Atlantic herring (Clupea harengus) population structure in the Northeast Atlantic Ocean

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  • Sunnvør í Kongsstovu, Amplexa Genetics A/S, University of the Faroe Islands, European Molecular Biology Laboratory
  • ,
  • Svein Ole Mikalsen, University of the Faroe Islands
  • ,
  • Eydna Homrum, Faroe Marine Research Institute
  • ,
  • Jan Arge Jacobsen, Faroe Marine Research Institute
  • ,
  • Thomas D. Als
  • Hannes Gislason, University of the Faroe Islands
  • ,
  • Paul Flicek, European Molecular Biology Laboratory
  • ,
  • Einar Eg Nielsen, Danmarks Tekniske Universitet
  • ,
  • Hans Atli Dahl, Amplexa Genetics A/S

The Atlantic herring Clupea harengus L has a vast geographical distribution and a complex population structure with a few very large migratory units and many small local populations. Each population has its own spawning ground and/or time, thereby maintaining their genetic integrity. Several herring populations migrate between common feeding grounds and over-wintering areas resulting in frequent mixing of populations. Thus, many herring fisheries are based on mixed populations of different demographic status. In order to avoid overexploitation of weak populations and to conserve biodiversity, understanding the population structure and population mixing is important for maintaining biologically sustainable herring fisheries. The aim of this study was to investigate the genetic population structure of herring in the Faroese and surrounding waters, and to develop genetic markers for distinguishing between four herring management units (often called stocks), namely the Norwegian spring-spawning herring (NSSH), Icelandic summer-spawning herring (ISSH), North Sea autumn-spawning herring (NSAH), and Faroese autumn-spawning herring (FASH). Herring from the four stocks were sequenced at low coverage, and single nucleotide polymorphisms (SNPs) were called and used for population structure analysis and individual assignment. An ancestry-informative SNP panel with 118 SNPs was developed and tested on 240 individuals. The results showed that all four stocks appeared to be genetically differentiated populations, but at lower levels of differentiation between FASH and ISSH than the other two populations. Overall assignment rate with the SNP panel was 80.7%, and agreement between the genetic and traditional visual assignment was 75.5%. The NSAH and NSSH samples had the highest assignment rate (100% and 98.3%, respectively) and highest agreement between traditional and genetic assignment methods (96.6% and 94.9%, respectively). The FASH and ISSH samples had substantially lower assignment rates (72.9% and 51.7%, respectively) and agreement between traditional and genetic methods (39.5% and 48.4%, respectively)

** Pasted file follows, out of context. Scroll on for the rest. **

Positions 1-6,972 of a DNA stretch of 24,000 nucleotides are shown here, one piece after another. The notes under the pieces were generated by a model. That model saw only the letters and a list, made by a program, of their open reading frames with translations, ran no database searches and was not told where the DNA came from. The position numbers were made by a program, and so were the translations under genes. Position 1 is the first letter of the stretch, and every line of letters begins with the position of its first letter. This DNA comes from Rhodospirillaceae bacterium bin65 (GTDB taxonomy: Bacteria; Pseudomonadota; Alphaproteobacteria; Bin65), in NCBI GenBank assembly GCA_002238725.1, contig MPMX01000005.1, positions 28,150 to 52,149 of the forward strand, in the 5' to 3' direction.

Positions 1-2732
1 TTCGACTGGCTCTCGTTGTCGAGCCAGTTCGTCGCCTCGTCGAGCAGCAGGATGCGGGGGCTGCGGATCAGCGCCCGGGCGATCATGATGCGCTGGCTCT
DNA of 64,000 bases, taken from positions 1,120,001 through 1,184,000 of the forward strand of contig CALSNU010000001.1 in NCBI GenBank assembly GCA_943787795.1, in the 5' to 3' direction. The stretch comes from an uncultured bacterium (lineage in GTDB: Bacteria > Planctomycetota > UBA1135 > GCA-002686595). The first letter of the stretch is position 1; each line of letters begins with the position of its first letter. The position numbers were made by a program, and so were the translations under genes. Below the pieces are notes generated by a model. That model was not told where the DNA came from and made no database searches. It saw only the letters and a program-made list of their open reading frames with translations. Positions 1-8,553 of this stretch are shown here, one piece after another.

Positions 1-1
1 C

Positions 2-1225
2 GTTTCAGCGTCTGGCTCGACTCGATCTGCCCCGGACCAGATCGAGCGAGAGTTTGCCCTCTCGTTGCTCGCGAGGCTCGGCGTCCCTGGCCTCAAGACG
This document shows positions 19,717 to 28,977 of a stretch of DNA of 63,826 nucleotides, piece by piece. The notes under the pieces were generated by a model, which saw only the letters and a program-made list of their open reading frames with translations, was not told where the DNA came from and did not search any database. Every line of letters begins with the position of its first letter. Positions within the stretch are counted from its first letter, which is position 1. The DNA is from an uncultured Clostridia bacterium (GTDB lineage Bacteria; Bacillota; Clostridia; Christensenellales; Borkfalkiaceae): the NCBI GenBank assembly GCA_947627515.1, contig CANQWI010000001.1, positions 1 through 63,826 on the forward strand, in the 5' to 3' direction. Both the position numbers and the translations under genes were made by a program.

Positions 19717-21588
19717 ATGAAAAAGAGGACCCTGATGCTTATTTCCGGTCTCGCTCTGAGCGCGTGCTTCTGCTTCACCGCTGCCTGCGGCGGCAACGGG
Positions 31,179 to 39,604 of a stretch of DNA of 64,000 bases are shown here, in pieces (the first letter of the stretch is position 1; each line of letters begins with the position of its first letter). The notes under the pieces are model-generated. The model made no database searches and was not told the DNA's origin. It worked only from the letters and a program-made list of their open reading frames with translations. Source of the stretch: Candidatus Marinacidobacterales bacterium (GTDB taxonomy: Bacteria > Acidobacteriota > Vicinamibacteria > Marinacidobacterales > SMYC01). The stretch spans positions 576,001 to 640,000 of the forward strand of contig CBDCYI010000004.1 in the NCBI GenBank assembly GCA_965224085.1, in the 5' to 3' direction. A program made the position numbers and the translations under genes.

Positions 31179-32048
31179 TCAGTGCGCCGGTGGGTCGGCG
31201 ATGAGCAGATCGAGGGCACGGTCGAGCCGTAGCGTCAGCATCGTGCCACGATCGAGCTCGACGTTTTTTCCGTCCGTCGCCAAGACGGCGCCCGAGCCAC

TidsskriftFisheries Research
StatusUdgivet - maj 2022

Bibliografisk note

Funding Information:
This work was funded by the Faroese Research Council, Faroe Islands [grant number 0442], the Fisheries Research Fund of the Faroe Islands [grant number 16/00263 ], Innovation Fund Denmark [grant number 5016–00181B ], Statoil Føroyar, Faroe Islands , the Faroese Pelagic Organisation, Faroe Islands and the European Molecular Biology Laboratory, United Kingdom . The funding sources had no involvement in the study design; in the collection, analysis and interpretation of data; in the writing of the report; or in the decision to submit the article for publication.

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© 2022 The Authors

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